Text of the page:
Here are some things that I'd like to hear in tomorrow's inaugural speech. In the interest of restraint, I've listed only a couple of things that I'd like to hear Obama say. Imagine this in his voice.
It is of little use to have a great house in a dangerous and ugly neighborhood. I think that the Bush administration intuited correctly that we cannot live in isolation from the rest of the world, indifferent to the suffering of AIDS patients in Africa or the outrage of religious fundamentalists in the Middle East.
But what seemed to be missing in that great effort to address the rest of the world’s problems is the creation of a dialogue with the rest of the world about how best to do that. We can’t just assume that the path to progress is in our wake. I think that we can be a model of what is possible without being the blueprint of what must be. We cannot – and should not – assume that the rest of the world wants to be like us. Progress has always been about increased autonomy – the ability to more fully aspire to the life of one's own choosing. Progress is not really about imitation or following dictates. If we do want to encourage progress, this means that we’ll include other countries – indeed, other groups – in the conversation about what it means to create a better world.
The choice is not between withdrawal from the rest of the world or dictating. We are citizens of the world – not its dictator. In my administration we’ll choose to participate, not dictate.
And I want to talk about a different kind of economic progress.
For too long we’ve confused quantity of goods with quality of life. Whether we look at the current financial crisis that has stemmed from a excess of debt or the threat of climate change, it seems increasingly obvious that the path towards happiness that goes through more and more and more is simply not sustainable. Making the shift from quantity of goods to quality of life as a measure of economic progress might be the most difficult, yet important, task before us.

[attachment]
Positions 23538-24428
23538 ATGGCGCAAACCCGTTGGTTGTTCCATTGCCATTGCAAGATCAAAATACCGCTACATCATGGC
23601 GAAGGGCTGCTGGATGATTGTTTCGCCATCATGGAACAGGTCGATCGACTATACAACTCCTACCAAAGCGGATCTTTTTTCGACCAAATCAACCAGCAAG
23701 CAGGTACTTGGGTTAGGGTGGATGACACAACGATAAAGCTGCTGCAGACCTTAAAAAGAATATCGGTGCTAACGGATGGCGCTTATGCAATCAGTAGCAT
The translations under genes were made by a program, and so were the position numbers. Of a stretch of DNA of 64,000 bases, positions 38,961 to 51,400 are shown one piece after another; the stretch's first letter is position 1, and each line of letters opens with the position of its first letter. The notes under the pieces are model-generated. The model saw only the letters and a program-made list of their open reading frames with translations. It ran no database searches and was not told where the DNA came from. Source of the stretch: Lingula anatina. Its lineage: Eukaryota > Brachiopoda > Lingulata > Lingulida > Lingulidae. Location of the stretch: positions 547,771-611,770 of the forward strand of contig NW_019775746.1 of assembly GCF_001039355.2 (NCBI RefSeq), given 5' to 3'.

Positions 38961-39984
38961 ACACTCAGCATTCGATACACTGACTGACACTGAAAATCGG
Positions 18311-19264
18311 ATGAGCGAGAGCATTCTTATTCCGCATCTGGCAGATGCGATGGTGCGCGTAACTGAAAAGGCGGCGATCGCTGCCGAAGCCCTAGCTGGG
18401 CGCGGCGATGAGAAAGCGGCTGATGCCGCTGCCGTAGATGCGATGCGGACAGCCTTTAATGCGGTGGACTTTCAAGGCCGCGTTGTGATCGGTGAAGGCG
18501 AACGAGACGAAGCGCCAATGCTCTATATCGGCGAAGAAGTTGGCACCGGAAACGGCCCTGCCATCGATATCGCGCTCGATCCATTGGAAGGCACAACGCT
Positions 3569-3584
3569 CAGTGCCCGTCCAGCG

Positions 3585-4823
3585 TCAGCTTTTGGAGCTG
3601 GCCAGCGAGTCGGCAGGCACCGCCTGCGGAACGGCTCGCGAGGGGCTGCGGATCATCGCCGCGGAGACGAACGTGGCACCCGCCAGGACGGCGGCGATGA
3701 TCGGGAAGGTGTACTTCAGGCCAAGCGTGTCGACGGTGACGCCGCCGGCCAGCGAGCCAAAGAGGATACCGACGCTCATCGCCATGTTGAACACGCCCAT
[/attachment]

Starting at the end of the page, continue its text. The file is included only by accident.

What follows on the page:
It was only about 100 years ago that we began to systematically measure things like GDP and incomes and savings and consumption at the national level, measures that helped to shape policy and track its efficacy. We formalilzed our focus on quantity of goods. Through this we have learned a great deal and made real progress.
Now we have to do something similar with quality of life. We need to craft a new set of measures that go more directly towards the happiness of the citizenry. Adding new measures to what we track may sound trivial but it is the first step towards real change.
As part of this move from quantity to quality, we need to move beyond the narrow definition of economic goods as simply referring to goods to have. Our lives become meaningful not from what we take but from what we give: work matters. Whether this be in the form of public service and volunteer work or jobs that give pride in work, a really developed economy is able to create good jobs and not just good products. It gives us more goods to have AND more goods to do.
Towards this end, we’re going to measure more than consumption to know how we’re doing. Among other things, our policies are going to target job creation. And not just jobs for people engaged in computer programming or biological research. Jobs for factory workers and construction specialists, blue collar and white collar workers as well as a new and growing group of green collar workers who'll help to define new industries that address climate change and dependence on oil.